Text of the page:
Founded by Professor Lucy Orta UAL Chair of Art for the Environment – Centre for Sustainable Fashion, the Art for the Environment Residency Programme (AER), in partnership with residency programmes across Europe, North America, and India invites artists and designers to explore concerns that define the twenty-first century – biodiversity, environmental sustainability, social economy, human rights – and through their artistic practice, envision a world of tomorrow.
Through personal research, studio production time, critiques and mentoring sessions, the AER at Bow Arts will provide a platform for creative individuals to make an impact on how we interact with the environment and each other.
The 9-week residency opportunity at Raw Lab Bow Arts is exceptionally available for UAL and non UAL artists of all levels living and working across London. The programme will run in conjunction with the exhibition Art for the Environment at the Nunnery Gallery, showcasing works which present different perspective on environmental issues from previous AERs.
AER 2018 Residency at the RAW Lab, Bow Arts, London
25 January – 17 March 2018
Applications now closed
(Open ONLY for London based artists)
Bow Arts Trust was established as an educational arts charity in 1995 and supports a community of over 500 artists with affordable, secure and creative workspaces. Bow Arts also runs the Nunnery Gallery, a contemporary art gallery which supports a diverse range of local, national and international exhibitions and events.
In 2018 the Nunnery Gallery will host the first exhibition of works by participants of the Art for the Environment Residency Programme (AER). To celebrate this showcase, AER are partnering with Bow Arts for a special nine-week residency at the RAW Lab, in their Royal Albert Wharf studio site.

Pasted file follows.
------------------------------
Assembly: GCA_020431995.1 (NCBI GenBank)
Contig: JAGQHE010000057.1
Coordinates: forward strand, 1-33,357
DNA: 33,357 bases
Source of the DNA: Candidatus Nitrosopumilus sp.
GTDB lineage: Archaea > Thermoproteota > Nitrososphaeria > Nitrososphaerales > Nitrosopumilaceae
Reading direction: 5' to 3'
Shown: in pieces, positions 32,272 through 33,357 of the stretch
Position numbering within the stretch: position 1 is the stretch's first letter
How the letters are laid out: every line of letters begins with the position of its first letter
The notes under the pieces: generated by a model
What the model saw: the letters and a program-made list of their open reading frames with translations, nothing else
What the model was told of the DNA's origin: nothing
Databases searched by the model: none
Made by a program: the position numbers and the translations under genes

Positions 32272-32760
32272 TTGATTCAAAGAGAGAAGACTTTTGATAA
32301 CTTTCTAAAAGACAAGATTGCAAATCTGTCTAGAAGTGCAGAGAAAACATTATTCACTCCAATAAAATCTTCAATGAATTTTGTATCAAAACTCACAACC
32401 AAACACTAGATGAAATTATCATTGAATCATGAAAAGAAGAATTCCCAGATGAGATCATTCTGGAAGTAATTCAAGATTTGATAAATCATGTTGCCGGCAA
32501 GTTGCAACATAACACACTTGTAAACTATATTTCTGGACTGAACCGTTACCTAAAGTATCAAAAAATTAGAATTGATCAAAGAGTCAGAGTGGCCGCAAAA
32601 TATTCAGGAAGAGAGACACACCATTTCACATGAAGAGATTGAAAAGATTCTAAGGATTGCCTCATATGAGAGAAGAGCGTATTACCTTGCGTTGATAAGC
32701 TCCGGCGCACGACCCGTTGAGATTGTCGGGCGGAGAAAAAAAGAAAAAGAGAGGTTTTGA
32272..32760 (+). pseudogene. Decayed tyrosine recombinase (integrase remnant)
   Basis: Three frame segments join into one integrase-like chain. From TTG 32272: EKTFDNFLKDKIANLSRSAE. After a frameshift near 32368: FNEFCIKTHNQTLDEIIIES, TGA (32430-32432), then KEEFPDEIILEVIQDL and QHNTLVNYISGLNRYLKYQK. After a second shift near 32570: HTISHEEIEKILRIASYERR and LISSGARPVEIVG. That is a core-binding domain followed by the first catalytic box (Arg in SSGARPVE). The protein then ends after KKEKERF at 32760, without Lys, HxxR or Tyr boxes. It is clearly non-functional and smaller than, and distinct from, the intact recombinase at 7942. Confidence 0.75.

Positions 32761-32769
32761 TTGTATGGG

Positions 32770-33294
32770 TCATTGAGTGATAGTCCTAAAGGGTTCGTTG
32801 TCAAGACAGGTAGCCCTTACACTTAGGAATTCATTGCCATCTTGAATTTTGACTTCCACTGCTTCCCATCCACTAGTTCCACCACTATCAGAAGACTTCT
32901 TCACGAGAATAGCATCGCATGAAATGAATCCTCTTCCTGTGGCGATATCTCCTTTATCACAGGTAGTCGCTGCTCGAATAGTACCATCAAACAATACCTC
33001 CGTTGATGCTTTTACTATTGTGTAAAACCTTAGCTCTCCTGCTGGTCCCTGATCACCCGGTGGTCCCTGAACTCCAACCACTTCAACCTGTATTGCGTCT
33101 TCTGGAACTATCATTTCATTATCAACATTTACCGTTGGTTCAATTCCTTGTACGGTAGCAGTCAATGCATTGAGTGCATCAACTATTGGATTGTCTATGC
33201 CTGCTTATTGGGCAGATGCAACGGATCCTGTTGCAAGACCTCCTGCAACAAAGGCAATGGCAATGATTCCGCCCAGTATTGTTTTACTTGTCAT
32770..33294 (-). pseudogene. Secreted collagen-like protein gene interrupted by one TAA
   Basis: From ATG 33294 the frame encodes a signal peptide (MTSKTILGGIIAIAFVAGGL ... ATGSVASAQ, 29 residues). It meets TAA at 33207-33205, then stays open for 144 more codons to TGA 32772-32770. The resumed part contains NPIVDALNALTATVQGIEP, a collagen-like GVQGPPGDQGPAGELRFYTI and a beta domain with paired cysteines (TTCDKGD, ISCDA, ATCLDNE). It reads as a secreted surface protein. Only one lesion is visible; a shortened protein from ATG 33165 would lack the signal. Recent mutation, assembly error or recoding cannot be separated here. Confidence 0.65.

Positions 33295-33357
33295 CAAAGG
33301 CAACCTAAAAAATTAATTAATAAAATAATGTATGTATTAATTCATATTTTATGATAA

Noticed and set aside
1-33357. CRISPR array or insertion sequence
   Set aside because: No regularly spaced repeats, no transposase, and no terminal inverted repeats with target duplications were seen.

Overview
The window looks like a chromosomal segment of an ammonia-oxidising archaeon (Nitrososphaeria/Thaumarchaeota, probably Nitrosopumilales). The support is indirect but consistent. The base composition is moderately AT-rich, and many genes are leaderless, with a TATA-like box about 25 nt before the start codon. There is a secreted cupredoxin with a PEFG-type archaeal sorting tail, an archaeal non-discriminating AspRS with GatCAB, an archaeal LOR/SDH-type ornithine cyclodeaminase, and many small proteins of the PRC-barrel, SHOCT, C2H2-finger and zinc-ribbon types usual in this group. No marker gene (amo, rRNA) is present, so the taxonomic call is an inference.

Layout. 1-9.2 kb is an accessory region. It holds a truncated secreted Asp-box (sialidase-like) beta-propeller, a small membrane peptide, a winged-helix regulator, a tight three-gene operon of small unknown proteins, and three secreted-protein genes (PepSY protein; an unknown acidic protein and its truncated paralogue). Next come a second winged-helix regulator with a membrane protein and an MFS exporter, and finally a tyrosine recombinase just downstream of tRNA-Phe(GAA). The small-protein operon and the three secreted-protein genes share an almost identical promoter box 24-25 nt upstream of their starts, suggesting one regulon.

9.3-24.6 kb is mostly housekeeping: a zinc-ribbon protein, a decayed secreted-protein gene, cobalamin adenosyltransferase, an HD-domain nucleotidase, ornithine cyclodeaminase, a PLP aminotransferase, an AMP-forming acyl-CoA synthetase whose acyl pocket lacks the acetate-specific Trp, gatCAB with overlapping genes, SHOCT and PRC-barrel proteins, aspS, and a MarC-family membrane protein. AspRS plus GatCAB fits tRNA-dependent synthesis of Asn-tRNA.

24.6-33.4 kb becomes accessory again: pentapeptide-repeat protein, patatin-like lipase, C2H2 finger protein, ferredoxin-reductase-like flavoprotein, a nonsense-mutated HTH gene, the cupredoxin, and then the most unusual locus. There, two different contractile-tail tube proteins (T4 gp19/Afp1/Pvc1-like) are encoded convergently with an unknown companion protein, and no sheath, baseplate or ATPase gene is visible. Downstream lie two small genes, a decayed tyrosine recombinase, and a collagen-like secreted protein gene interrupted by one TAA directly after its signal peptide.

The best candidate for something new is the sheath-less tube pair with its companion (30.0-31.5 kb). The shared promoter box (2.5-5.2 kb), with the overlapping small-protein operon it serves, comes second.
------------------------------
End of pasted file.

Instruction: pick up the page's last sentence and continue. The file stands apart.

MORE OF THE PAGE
Bow Arts is committed to providing affordable and sustainable spaces for artists in urban environments. With the growing challenges of space in London, paired with the task of making old buildings sustainable and new buildings work for artists, residency proposals should respond to the idea of ecologically aware space.
On a site that would have once been at the hearts of London’s industrial Docks, the RAW Lab looks over the Thames and sees the planes take off and land from London City Airport, which, having just increased its capacity, is just over a mile away from the Royal Albert Wharf residential development – that will shortly house over 800 people.
The RAW Lab is an activation space, part of Bow Arts’ community outreach programme. While exploring social and environmental concerns, the resident is expected to develop a project which incorporates community interaction. The proposal must present ideas of how this could work within the practice – e.g. residency open days, workshops or sharing events – so please indicate how you might approach this in your proposal.
AER at RAW Lab, Bow Arts provides:
- 9-week residency (for a minimum commitment of three days a week)
- studio space
- curator/critique feedback
- stipend of £1,985
- up to £800 for production and travel expenses
Applications were only from London based artists.